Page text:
NEW YORK (TheStreet) -- Companies looking to boost their stock price may want to spend money on new factories or development of new products versus relying on share buybacks, according to Bank of America (BAC).
A panel of Bank of America strategists and research analysts covered all aspects of the global economy during the company's semi-annual update on the economy and markets on Tuesday. Despite their disparate areas of expertise, they appeared to reach consensus on one area: share buybacks no longer produce excess returns.
Instead, companies looking to boost returns may want to increase their capital expenditures, or capex. It may even be a move that's needed as spending has lagged in this area and equipment may be due for an upgrade.
Share buybacks have faced much scrutiny in recent years. Critics say buybacks provide a temporary boost to returns while potentially masking problems with a company's fundamentals. They suggest investments in research and development or capital expenditures that would help grow a company will provide more meaningful returns.
However, capital expenditures can be perceived as risky to management firms, Savita Subramanian, Bank of America's head of U.S. Equity and Quantitative Strategy said during a question and answer segment. She explained the perception of capex or R&D spending that failed to deliver desired returns could be damaging to a company. Meanwhile, she noted, buybacks are perceived as less risky.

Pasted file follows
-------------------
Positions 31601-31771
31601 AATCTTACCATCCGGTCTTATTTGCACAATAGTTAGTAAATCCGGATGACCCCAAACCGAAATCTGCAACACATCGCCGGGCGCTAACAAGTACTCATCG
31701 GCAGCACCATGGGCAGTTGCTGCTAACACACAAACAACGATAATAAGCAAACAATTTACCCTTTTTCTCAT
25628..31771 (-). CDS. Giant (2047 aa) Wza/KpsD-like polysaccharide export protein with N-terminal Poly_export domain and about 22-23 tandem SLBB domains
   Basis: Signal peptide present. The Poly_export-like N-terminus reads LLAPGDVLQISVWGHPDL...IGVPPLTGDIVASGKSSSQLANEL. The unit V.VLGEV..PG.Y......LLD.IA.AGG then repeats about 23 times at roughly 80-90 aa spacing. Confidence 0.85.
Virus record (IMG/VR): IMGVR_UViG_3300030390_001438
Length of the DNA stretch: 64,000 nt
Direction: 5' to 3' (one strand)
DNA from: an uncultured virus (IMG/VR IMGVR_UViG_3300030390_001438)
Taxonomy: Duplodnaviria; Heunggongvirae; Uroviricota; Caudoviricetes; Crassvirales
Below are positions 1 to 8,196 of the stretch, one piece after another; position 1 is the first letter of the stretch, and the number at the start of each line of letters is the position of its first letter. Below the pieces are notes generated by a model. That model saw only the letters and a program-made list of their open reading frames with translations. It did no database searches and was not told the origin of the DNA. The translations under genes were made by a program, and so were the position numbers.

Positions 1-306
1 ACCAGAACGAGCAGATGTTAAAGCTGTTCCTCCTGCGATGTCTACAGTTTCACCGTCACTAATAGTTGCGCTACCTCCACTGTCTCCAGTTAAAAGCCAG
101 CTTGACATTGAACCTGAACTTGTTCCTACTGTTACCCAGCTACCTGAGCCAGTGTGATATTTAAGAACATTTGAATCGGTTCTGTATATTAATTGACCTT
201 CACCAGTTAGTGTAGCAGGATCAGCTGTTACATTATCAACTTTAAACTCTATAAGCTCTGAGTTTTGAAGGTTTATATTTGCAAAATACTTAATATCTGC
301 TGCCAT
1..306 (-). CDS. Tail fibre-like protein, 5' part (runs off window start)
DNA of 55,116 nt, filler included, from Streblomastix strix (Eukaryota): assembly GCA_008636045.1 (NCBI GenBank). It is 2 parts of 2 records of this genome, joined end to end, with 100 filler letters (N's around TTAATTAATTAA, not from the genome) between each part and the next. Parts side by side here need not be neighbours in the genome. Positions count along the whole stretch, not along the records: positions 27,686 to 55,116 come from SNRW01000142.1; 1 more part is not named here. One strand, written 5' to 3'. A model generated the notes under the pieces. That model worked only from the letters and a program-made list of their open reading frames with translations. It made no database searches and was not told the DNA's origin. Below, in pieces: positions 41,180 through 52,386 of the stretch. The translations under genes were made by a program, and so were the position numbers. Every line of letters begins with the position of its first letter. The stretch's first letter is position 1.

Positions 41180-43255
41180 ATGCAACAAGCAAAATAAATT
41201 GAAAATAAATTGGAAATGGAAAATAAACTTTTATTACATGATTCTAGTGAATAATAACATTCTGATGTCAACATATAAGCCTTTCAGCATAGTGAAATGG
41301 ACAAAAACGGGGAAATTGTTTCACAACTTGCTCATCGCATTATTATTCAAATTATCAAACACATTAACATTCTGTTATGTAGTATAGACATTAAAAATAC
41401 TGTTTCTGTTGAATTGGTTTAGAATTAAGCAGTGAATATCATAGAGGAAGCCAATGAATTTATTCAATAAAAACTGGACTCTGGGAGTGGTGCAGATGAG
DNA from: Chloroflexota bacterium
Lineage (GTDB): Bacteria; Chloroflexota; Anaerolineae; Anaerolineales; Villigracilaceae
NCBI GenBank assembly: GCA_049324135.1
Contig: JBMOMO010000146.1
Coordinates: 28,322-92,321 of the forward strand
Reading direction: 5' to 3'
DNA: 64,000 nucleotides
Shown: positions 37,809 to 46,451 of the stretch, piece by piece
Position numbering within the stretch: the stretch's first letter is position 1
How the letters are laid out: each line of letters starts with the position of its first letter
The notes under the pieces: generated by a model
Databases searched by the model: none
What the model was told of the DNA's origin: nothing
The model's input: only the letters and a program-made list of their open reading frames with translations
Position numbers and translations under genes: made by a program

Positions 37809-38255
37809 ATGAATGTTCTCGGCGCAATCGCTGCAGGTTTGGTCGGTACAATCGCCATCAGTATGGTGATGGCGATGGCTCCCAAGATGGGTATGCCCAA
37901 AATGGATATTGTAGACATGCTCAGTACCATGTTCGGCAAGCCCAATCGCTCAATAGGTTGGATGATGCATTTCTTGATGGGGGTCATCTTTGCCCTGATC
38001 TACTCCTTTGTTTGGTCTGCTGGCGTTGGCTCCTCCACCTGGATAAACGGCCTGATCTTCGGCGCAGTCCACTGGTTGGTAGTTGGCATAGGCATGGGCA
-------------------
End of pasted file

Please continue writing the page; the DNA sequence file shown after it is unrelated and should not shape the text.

While the perception may be that buybacks are a more certain way to bolster returns, Subramanian has found the tide for buybacks turned. In a note from early 2014, Subramanian said investors may see capex spending as a true commitment to company growth.
"Historically, companies that spend high amounts on capital investment have underperformed those that spend low amounts, by various measures that we have tested. However, this year, trends have reversed abruptly," Subramanian said in March 2014. "This signals that market participants may be rewarding capex, it being the rare signal of a commitment to growth or a sign of higher than anticipated demand."
For its part, in March 2015, Bank of America announced plans to buy back $4 billion of its stock.